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Alcohol & Health
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Updated on September 14, 2023
6 min read

BAC Definition

BAC (Blood Alcohol Concentration) Definition

Blood alcohol concentration (BAC) measures the alcohol (ethyl alcohol or ethanol) in the bloodstream. Presented as a percentage, BAC reflects how fast the body absorbs, distributes, metabolizes, and excretes alcohol.

A person who consumes more than one alcoholic drink in an hour will have a higher BAC than someone who only consumes one drink per hour. If a person stops consuming alcohol, is unconscious, and still has alcohol in their gastrointestinal tract (GI), their BAC can still increase.

The body will continue to absorb the remaining alcohol in the GI tract. Therefore, the body will continue to release alcohol into the bloodstream and circulate it.


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The Effects of Different Levels of BAC

The effects of alcohol on the body will depend on the blood alcohol level. The liver can only process approximately one standard drink per hour.

In most cases, one standard drink is:

  • 12 ounces (oz.) of 6% ABV beer
  • 5 oz. of wine
  • 1.5 oz. of whiskey

The higher your BAC levels are, the more side effects you will feel from alcohol.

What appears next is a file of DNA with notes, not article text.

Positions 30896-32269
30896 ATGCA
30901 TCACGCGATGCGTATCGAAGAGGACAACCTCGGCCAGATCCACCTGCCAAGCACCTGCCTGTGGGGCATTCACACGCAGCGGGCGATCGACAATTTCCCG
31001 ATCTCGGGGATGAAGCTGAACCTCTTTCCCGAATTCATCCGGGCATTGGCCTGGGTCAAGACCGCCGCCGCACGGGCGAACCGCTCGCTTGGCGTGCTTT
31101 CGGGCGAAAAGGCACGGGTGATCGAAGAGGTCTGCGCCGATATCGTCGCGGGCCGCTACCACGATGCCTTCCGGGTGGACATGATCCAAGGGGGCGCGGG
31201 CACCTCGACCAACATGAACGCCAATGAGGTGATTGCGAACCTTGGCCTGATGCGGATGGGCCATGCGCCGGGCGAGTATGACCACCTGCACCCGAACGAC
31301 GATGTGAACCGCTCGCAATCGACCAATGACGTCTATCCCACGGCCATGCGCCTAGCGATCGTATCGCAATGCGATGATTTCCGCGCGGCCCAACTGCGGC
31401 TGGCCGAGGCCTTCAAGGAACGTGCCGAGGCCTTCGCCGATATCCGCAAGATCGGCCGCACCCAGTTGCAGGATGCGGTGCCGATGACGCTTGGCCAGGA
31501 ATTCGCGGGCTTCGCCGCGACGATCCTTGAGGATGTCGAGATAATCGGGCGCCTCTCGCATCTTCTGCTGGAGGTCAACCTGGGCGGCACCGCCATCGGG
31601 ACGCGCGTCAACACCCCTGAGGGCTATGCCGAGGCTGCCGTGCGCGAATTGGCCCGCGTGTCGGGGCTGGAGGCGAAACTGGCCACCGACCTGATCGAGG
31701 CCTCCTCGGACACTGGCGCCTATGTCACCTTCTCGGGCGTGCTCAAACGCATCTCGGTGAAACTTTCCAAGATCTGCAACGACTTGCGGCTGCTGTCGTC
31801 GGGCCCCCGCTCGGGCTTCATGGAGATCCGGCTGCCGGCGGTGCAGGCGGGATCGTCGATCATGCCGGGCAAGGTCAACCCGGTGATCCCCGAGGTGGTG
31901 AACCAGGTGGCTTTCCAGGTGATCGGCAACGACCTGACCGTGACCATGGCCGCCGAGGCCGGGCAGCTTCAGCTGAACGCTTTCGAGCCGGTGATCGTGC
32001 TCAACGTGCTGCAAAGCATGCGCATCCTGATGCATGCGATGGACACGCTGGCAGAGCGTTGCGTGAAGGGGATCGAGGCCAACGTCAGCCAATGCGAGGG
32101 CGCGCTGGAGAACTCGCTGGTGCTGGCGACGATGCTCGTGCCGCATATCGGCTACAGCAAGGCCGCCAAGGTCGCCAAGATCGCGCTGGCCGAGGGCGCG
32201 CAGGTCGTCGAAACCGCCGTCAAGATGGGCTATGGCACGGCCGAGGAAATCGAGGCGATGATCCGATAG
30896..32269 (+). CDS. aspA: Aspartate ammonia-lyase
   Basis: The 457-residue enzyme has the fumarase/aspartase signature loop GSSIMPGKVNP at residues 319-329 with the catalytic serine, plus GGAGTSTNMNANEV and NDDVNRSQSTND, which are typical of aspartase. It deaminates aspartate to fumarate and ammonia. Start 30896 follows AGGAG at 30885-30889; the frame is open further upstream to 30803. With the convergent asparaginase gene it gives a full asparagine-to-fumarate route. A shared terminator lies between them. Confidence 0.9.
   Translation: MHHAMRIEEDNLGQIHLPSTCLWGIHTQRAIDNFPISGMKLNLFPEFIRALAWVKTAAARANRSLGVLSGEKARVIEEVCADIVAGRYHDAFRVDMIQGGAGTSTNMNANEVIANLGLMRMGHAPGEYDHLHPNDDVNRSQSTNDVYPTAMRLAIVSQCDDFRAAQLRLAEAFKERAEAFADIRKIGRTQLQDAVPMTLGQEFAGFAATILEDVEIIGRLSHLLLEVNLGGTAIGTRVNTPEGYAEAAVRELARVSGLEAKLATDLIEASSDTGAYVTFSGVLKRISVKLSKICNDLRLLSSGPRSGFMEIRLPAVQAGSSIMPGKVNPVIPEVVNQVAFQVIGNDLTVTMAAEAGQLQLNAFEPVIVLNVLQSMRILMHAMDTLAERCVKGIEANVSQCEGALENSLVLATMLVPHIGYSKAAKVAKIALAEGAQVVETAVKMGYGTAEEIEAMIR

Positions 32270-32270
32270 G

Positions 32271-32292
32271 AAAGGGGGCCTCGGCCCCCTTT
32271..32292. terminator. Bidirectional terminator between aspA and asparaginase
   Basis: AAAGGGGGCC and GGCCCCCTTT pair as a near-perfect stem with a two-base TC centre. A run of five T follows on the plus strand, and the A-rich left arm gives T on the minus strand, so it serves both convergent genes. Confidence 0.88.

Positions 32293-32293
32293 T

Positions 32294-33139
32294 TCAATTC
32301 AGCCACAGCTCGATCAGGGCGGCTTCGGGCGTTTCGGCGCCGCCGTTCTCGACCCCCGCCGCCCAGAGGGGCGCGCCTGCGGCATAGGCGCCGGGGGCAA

• BAC 0.0%: You are sober. You don’t have any alcohol in your system.
  • BAC 0.02%: You may start to feel slightly altered. You may feel your mood change or experience a loss of judgment.
  • BAC 0.05%: You may begin to feel uninhibited, less alert, and increased impaired judgment.
  • BAC 0.08%: You may lose muscle coordination, participate in more risky behavior, and even more impaired reasoning and judgment.
  • BAC 0.10%: You may have a slowed reaction time, mumbled or slurred speech, and confused thinking.
  • BAC 0.15%: You may experience a shift in mood, nausea, vomiting, inability to balance, and uncontrollable muscle movement.
  • BAC 0.15% to 0.30%: You may experience vomiting, heightened confusion, and tiredness.
  • BAC 0.30% to 0.40%: You may lose consciousness or have alcohol poisoning, a possibly life-threatening condition.
  • BAC Over 0.40%: This is a potentially deadly BAC. You’re at risk of coma and death from cardiac arrest.

BAC Testing

BAC testing involves using a blood test. People get it for various reasons.

What To Expect During a BAC Test